MERCEDES, Texas (ValleyCentral) — A former Mercedes Independent School District superintendent filed a federal lawsuit Wednesday, claiming that she was underpaid because she is a woman.

Carolyn Mendiola, who was arrested in June 2022 on charges of interference with public duties, filed the lawsuit, which claims Mercedes ISD violated the Equal Pay Act of 1963.

The lawsuit states Mendiola was hired in July 2019 with 24 years of experience in the education field before being “constructively discharged” on May 18, 2022 when her “work conditions had become intolerable.”

The document continues by saying Mendiola learned from a report from the Texas Associated of School Boards (TASB) that her compensation was $25,000 less than other districts within Region One.

The lawsuit claims that the Mercedes ISD school board treated Mendiola differently due to her gender when compared to two male superintendents.

“Former Superintendent Daniel Trevino received approximately $50,000 more in wages that included travel expenses and a car allowance,” the lawsuit states.

Mendiola learned that Richard Rivera, her replacement as superintendent, received a $1,000 car allowance per month that she did not receive.

After replacing Mendiola, the lawsuit claims Rivera was quoted in the McAllen Monitor as taking a $40,000 pay cut in salary from his previous position as a “courtesy” to Mercedes ISD. Mendiola suggests that this pay cut was to cure the Equal Pay Act violation.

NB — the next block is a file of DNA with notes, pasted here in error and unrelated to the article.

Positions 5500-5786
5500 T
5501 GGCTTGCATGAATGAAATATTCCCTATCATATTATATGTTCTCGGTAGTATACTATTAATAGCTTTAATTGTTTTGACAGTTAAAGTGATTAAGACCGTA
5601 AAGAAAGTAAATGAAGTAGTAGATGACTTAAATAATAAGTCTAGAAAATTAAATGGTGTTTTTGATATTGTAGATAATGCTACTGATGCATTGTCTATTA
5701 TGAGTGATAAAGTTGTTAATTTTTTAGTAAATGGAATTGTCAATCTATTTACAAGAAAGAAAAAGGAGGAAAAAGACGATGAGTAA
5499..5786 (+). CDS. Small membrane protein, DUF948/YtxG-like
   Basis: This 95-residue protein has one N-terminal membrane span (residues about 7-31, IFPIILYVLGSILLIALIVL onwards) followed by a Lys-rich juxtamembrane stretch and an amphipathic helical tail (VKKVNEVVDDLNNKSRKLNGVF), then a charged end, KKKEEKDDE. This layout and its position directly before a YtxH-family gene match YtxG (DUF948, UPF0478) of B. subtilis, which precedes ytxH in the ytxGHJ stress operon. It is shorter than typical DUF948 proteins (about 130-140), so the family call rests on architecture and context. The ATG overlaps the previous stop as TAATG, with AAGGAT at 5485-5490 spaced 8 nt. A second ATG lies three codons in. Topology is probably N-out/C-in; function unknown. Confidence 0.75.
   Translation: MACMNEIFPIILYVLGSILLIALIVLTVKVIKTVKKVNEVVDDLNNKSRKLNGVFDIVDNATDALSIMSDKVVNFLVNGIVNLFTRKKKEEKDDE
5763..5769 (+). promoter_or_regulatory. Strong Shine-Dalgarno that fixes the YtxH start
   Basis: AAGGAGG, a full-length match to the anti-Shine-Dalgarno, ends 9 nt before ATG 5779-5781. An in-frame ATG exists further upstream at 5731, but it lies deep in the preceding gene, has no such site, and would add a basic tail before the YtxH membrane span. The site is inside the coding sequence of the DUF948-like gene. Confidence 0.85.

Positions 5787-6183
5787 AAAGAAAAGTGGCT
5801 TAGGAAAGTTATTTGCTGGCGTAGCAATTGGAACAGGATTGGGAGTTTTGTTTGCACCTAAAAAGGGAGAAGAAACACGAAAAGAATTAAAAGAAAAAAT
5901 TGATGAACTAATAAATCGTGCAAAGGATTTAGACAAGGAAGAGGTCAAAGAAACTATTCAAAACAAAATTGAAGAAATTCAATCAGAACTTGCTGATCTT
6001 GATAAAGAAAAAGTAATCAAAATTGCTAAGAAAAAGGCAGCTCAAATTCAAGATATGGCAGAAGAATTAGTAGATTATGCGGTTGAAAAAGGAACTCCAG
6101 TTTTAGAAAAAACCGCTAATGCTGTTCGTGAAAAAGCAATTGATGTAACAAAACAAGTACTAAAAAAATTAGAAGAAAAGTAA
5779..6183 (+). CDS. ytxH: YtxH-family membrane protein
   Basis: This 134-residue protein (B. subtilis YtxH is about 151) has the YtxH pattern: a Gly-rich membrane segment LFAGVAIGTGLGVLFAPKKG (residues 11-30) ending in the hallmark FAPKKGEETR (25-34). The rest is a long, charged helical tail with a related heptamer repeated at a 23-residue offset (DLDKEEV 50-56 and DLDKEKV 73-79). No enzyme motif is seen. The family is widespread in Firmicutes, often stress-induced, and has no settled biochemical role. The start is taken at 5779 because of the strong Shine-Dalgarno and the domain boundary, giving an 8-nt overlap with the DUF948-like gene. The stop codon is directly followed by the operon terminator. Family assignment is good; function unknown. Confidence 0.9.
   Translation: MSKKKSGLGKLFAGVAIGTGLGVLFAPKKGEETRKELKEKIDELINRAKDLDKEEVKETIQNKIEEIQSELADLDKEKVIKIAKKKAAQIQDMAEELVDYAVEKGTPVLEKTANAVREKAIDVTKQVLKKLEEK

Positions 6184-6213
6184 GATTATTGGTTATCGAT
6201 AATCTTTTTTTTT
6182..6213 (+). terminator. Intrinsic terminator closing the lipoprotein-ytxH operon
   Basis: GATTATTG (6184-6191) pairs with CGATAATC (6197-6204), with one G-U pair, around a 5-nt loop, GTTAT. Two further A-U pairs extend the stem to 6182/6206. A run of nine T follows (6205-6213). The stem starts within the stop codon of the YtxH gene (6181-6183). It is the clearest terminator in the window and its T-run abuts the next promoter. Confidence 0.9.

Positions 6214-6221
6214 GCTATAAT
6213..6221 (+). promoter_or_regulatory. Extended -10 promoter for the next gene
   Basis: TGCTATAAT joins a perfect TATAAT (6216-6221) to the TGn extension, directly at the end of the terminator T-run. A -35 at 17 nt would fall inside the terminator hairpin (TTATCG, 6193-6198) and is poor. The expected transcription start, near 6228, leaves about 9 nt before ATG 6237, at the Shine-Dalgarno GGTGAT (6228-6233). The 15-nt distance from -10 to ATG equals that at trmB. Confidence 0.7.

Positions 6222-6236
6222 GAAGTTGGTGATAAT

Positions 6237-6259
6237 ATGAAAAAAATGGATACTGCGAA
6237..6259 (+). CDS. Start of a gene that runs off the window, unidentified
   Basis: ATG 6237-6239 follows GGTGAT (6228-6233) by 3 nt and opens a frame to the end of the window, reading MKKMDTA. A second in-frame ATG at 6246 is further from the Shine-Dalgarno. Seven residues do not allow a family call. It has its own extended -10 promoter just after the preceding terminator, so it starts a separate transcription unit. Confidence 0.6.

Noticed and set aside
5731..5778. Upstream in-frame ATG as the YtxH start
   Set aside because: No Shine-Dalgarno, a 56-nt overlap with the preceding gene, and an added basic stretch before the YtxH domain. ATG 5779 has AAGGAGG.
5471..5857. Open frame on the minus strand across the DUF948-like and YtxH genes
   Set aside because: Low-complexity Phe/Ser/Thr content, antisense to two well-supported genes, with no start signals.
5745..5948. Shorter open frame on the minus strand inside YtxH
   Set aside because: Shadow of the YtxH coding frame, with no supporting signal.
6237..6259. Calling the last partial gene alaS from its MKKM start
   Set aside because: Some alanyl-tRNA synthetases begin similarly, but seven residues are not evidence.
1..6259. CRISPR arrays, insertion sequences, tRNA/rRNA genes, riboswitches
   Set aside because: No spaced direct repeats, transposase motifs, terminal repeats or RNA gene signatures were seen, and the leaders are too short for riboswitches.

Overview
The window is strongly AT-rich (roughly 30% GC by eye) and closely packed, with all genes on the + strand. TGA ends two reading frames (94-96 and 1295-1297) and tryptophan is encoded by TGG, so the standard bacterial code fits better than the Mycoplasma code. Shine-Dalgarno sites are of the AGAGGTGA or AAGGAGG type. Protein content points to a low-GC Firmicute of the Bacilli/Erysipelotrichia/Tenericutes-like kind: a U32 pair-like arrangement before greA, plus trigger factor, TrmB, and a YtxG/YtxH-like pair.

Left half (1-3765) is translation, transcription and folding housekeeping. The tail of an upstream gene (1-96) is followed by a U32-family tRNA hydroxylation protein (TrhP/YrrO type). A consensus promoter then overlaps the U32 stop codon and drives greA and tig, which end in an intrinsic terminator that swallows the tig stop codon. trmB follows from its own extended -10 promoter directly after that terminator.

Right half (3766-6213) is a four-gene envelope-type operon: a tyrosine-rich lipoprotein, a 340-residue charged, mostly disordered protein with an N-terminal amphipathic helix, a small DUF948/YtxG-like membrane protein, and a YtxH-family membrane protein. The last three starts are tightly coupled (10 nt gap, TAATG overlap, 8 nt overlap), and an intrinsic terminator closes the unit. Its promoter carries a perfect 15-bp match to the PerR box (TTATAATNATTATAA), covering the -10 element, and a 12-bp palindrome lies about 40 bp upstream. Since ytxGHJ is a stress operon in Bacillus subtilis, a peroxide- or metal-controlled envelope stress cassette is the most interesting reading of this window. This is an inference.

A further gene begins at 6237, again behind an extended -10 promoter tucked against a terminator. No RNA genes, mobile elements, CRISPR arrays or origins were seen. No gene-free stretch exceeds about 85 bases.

On March 1, 2022, George McShan, who is described as a highly respected consultant, conducted a presentation for the Mercedes ISD school board, where he made it clear that Mendiola was being underpaid, the lawsuit stated.

Aside from the wage dispute, the lawsuit claims that Pedro Martinez III, a board trustee with Mercedes ISD, would humiliate Mendiola with verbal insults and accusations, including saying she would drink in front of employees.

“Martinez’s behavior was directed at Plaintiff (female), however, Martinez treated Plaintiff’s replacement, Richard Rivera differently since he is male,” the lawsuit stated.

Lastly, the lawsuit claims that a school board meeting was held on May 17, 2022, where they discussed an administrative building that was “substandard,” and needed a new roof. The board ordered Mendiola to approve the housing of students in the building “that was unsafe for the children to occupy.”

Mendiola said she asked the board majority to allow for more time for necessary repairs, but they voted against her recommendations. The following day, she submitted her resignation.

Mendiola asked for a trial by jury and is seeking compensation for damages to past and future wages.